Nanoscience is generally defined as the study of matter and phenomena in the nanoscale, which is understood as the interval between 1 and 100 nanometers, that is, between 1 and 100 millionth parts of a millimeter. To this scale belong objects made up of relatively few atoms or molecules, which often behave differently to those objects that we find during our daily lives, in the macroscale. Of course, nanoscience as a field is not a separated field from other sciences but it includes the parts of others such as physics, biology, chemistry and engineering that are relevant to its own domain.
Notwithstanding this multidisciplinar base, research at the nanoscale involves new challenges that are conventionally not found in other fields. One given material can behave in very different ways if its size is reduced; some properties change, and effects that are unimportant at the macroscale become more relevant. The same way that aluminum, which at normal scale is relatively unreactive but burns violently when in powder, many materials become more reactive when they are made into nanoscopic objects. Other properties can change such as electrical and thermal conductivity, radiation absorption and mechanical properties. This, on the one hand, poses a challenge because it means that nanomaterials can be sometimes harder to manipulate, more sensitive to perturbations and, occasionally, more dangerous than their natural scale counterparts. At the same time, these new properties are the largest selling point of nanoscience: the motivation to work at reduced scale is not, after all, the lack of space, but the vast range of possibilities that become available. From these unique properties are steaming the new applications in such a diversity of fields as biomedicine, electronic, new energies, environment or cosmology, to name just a few.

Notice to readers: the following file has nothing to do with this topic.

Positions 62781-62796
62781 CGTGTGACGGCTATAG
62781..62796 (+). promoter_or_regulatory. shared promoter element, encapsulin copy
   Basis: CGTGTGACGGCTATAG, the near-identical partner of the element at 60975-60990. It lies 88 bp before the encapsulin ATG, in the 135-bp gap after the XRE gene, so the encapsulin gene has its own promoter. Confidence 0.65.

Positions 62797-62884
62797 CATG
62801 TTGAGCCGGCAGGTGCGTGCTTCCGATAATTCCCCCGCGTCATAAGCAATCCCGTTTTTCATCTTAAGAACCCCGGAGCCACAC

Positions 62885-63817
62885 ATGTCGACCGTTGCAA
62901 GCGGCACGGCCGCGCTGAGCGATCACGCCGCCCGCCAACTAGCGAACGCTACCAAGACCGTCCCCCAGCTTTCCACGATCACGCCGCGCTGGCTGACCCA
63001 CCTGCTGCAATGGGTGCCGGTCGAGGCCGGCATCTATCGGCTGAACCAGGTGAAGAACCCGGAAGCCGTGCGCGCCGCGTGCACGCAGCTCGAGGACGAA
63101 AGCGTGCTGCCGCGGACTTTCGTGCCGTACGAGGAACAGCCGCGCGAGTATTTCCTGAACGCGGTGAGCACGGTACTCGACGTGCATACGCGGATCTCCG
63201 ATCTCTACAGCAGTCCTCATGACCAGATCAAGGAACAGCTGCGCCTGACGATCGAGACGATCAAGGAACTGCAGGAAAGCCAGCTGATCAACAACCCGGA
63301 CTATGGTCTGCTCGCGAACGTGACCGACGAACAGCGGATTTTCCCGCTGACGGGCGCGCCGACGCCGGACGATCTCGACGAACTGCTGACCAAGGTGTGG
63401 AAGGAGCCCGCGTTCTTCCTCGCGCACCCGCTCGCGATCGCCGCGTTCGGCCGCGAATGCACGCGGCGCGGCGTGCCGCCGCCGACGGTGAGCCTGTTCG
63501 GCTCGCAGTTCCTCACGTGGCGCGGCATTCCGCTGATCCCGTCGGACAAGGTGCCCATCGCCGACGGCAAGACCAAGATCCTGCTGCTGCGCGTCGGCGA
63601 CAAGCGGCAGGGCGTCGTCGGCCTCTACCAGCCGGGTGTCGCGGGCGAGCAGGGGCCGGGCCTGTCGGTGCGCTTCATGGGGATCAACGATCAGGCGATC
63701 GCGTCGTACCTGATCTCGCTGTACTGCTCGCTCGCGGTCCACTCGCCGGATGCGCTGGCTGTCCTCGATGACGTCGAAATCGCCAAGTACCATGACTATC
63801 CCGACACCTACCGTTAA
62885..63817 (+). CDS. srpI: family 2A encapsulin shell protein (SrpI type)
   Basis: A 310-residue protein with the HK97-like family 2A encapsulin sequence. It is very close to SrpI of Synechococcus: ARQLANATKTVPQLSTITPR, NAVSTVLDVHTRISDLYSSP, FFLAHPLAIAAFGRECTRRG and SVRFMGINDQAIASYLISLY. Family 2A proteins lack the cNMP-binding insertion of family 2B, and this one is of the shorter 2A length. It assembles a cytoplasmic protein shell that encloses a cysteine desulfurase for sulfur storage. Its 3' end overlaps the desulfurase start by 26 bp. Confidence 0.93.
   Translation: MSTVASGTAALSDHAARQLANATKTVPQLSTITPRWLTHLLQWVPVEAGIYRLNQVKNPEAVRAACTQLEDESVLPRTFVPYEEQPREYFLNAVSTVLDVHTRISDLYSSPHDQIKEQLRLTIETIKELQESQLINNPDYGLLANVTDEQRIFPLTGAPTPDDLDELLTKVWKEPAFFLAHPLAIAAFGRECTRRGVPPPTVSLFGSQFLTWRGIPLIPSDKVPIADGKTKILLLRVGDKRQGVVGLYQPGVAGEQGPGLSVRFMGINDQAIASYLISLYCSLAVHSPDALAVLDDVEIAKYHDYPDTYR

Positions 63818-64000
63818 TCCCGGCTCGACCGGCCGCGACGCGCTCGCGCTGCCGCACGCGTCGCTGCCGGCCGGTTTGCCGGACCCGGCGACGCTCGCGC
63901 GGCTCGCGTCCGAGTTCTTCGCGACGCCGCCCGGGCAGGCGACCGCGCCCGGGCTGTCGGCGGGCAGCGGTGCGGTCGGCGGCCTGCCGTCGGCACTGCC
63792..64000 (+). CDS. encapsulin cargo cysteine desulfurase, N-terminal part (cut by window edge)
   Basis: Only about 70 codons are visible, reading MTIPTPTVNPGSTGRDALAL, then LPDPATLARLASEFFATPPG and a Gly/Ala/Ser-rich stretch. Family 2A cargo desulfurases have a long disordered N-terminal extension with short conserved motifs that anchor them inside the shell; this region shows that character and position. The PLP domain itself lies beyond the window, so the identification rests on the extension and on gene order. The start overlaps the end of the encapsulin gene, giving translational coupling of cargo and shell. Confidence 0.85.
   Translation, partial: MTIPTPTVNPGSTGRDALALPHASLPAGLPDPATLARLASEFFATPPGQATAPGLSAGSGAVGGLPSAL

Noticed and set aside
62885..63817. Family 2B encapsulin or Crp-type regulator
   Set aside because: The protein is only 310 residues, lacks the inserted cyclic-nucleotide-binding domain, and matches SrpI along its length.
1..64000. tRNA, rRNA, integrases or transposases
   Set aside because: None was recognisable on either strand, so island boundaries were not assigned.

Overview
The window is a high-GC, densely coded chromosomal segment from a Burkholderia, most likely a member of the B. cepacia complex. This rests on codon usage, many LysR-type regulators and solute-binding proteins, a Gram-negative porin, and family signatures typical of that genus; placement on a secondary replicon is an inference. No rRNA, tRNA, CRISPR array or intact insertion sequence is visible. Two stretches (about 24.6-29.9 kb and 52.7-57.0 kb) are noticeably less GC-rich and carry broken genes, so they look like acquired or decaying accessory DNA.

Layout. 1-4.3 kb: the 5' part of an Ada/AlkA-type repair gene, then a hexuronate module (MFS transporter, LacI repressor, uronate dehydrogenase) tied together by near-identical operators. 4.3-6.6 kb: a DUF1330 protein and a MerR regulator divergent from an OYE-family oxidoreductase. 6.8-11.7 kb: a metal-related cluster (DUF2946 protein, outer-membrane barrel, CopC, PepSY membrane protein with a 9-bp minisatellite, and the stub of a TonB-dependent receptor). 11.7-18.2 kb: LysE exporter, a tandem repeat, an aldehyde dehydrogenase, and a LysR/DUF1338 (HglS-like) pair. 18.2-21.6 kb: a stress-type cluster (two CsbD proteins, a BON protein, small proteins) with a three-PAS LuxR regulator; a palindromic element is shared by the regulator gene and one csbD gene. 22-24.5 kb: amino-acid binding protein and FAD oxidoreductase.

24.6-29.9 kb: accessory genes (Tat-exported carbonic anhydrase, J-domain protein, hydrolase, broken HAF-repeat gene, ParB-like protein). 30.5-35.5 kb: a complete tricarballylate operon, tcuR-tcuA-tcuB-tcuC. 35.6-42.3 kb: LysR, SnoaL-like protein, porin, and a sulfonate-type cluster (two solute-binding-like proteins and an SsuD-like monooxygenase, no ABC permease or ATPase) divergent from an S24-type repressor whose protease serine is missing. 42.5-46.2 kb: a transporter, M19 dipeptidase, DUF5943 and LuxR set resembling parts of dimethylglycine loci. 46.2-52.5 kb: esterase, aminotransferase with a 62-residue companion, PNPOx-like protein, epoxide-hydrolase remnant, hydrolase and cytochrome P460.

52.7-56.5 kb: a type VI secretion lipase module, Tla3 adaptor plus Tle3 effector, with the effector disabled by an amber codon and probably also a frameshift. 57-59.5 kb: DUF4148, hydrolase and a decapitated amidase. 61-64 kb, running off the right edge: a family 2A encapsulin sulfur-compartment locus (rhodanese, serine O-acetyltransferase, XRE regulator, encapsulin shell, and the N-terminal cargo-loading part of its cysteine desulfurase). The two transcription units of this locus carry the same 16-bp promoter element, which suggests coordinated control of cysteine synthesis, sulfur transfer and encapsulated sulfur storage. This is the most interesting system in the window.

And it is here that we stop talking just about nanoscience, and we introduce nanotechnology, which could be defined as the set of techniques and instruments that allow the characterization and manipulation of matter at the nanoscale. These techniques allow us to understand, control and design the new properties exhibited by the nanomaterials.
It is not strange, then, that nanoscience and nanotechnology are often used interchangeably, and that especially in public settings one talks just about nanotechnology, or simply nano. Therefore, to the question “What is nano?” one could give several possible answers, but all of them have in common a new approach of science that includes an interdisciplinary effort in research and development of materials at the nanoscale.